Oddly, the worst part for me was the produce. Michael laughed at me for this one but when he held up the 10-lb bag of potatoes I freaked out just a little bit. I mean, for the past year we went to a grocery store roughly every 3-4 days, and we never picked up more than what we could cook in the next 3-4 days. Space was at a premium – space in the cooler, space in the pantry. We just didn’t buy all that much.

We sure as hell didn’t buy ten pounds of potatoes.

Michael carefully put the potatoes back. That was nice of him because we do have a kitchen now, with storage and everything. The whole thing kind of make me wonder, though, about my adjustment back into the world where bigger is better and where less isn’t more – more is more. This way of thinking seems kind of backwards to me now and I wonder if how I feel will change the more time I spend in places like Costco.

Living tiny (even for just a little while) seems to have had a pretty big effect on me.

The Long Drive

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We spent a total of 10 days in Colorado, and let me tell you, those days were a whirlwind. Michael and I joked that we were somehow more popular now then when we actually lived there.

We went to so many bluegrass picks – and I was happily surprised that I hadn’t lost all my dobro skills in our year-plus on the road. My friends and former bandmates, the Pattons, threw a pickin’ party in our honor and that was a blast. We took in two Oskar Blues jams (the Tuesday jam in Lyons and the Sunday jam in Longmont), as well as two Saturday picks at Paul’s Tea and Coffee in Louisville.

Have I mentioned our adventures with the storage unit yet? Because man,  if I could go back in time…

No, seriously. If I could go back in time I’d tell myself to just. get. rid. of. it.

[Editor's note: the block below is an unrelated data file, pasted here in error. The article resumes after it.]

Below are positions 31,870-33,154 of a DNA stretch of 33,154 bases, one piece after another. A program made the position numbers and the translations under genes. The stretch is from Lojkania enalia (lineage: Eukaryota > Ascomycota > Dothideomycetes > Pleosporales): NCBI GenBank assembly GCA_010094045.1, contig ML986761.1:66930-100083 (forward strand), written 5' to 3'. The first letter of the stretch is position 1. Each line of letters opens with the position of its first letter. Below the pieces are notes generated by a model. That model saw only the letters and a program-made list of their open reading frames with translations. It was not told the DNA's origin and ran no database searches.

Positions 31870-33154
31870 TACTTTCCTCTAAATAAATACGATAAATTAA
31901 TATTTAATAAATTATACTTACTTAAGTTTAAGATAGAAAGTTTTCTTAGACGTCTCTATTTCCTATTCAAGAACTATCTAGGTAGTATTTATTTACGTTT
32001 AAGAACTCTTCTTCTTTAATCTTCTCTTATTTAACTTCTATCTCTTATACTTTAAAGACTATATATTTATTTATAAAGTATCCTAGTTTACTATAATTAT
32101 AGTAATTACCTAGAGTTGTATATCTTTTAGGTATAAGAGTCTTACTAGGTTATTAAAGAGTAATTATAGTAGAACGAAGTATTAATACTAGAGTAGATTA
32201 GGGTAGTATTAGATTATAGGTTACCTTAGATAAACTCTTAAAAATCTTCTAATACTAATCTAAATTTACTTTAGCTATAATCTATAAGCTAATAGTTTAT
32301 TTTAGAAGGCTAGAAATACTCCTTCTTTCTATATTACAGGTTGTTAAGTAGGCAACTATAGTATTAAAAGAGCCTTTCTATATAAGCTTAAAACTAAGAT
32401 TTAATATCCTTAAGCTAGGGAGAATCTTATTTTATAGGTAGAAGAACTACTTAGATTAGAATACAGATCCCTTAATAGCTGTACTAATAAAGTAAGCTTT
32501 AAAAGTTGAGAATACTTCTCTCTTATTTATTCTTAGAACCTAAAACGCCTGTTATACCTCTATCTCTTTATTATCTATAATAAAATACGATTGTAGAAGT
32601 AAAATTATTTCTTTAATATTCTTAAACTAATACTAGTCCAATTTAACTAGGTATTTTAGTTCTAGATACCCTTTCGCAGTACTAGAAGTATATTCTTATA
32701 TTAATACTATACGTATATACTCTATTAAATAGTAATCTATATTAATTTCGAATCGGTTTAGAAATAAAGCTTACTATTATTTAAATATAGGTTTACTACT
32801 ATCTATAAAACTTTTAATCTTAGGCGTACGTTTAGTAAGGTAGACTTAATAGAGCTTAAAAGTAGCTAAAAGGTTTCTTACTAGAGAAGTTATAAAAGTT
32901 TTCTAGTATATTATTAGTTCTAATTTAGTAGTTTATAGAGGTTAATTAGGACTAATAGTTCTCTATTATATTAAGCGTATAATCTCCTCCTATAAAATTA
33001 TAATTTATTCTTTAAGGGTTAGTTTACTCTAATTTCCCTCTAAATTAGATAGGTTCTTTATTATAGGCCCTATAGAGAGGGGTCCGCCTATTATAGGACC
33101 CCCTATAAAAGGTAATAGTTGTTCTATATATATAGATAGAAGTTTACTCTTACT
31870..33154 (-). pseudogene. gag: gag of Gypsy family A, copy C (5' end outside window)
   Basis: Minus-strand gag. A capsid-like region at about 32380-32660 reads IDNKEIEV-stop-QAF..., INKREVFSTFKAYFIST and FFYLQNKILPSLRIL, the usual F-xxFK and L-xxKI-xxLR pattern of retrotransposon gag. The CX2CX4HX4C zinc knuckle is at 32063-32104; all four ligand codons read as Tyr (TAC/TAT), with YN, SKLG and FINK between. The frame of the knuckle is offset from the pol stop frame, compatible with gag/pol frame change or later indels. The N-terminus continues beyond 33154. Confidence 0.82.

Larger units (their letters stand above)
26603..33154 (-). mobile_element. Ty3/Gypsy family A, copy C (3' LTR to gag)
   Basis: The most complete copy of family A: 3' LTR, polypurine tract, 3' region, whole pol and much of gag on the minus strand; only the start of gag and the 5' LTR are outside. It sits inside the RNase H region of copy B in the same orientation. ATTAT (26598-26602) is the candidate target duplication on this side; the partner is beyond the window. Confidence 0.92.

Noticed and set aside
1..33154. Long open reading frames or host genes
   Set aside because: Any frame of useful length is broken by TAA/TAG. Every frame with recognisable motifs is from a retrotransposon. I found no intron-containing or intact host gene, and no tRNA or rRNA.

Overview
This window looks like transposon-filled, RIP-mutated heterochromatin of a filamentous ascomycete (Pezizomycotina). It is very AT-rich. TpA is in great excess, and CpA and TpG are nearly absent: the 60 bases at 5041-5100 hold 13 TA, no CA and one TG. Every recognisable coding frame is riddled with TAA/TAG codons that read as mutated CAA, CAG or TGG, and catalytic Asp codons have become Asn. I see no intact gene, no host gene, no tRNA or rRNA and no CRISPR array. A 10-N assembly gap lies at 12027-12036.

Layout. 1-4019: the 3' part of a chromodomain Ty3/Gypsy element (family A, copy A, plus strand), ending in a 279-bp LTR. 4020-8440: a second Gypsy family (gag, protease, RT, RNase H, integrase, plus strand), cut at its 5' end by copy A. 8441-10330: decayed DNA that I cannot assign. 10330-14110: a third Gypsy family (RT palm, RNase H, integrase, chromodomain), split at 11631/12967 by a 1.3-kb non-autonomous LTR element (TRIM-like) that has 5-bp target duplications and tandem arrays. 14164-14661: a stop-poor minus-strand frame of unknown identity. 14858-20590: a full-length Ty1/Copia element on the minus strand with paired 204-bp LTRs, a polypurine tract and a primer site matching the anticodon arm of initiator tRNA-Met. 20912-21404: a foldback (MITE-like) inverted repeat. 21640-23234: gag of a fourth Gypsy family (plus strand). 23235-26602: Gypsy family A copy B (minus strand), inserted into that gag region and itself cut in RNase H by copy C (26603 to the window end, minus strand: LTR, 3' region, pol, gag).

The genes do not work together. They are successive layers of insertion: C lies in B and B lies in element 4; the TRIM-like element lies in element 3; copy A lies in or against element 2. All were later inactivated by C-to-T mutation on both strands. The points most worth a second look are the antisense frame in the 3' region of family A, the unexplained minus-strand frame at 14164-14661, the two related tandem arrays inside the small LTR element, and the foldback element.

All of it.

When we stood in front of our very full storage unit for the first time I suppressed the urge to take a step back. I wanted to just light a match. What was all this stuff?

Then I remembered that my clothes were in there.

Okay, so maybe not get rid of all of it. But damn, we kept waaay too much. All my power tools. The tool bench full of supplies (and more tools). The queen-sized bed frame. The lamps, which were cheap POSs from Target anyway.

What were we thinking?

I guess I figured that I’d want all that stuff when we got back. I loved that bedframe. And all my power tools. But here’s the reality of our lives: in our first few weeks on the road, we were jettisoning stuff left and right. We sent two boxes of stuff two our friends Dan and Lisa back in Colorado. And after that we continued to lighten the load – but we just gave stuff to goodwill. We adopted the “two week rule.” If we hadn’t used it in two weeks, we got rid of it. There were obvious exceptions to this rule (like the first aid kit, or the down jackets.)

In short, we learned to live a pared-down life. The truth is that you really don’t need that much stuff. You don’t.

Back to the storage unit: we got rid of a lot of it. Some of it (like the bedframe) was easy to let go. Some of it (like my power tools and tool bench) was painful. But we couldn’t fit the bedframe into the trailer we’d rented for the California move. And since we can’t afford to buy anything in Cali, I would have little to no use for my power tools – much less a place to use them in. Off they went. While we had to give away the bedframe, I’m happy to say Michael sold the tools to a friend who is also a new homeowner. So that one was a win on both sides.

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Before you say “that doesn’t look too bad,” keep in mind that this picture was taken after we got rid of the beframe and power tools.

Tuesday the 26th we picked up a 6’x12′ trailer from Uhaul and loaded it up. Our friend Cory helped, and we gave him even more stuff. Like those POS lamps.

Wednesday morning we left for California.

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If you thought Taco Negro got lousy gas mileage before…

I lost count of the number of times we stopped to fill up the truck. Michael said that on longer climbs (like over Vail Pass in Colorado) he could actually watch the gas gauge needle drop.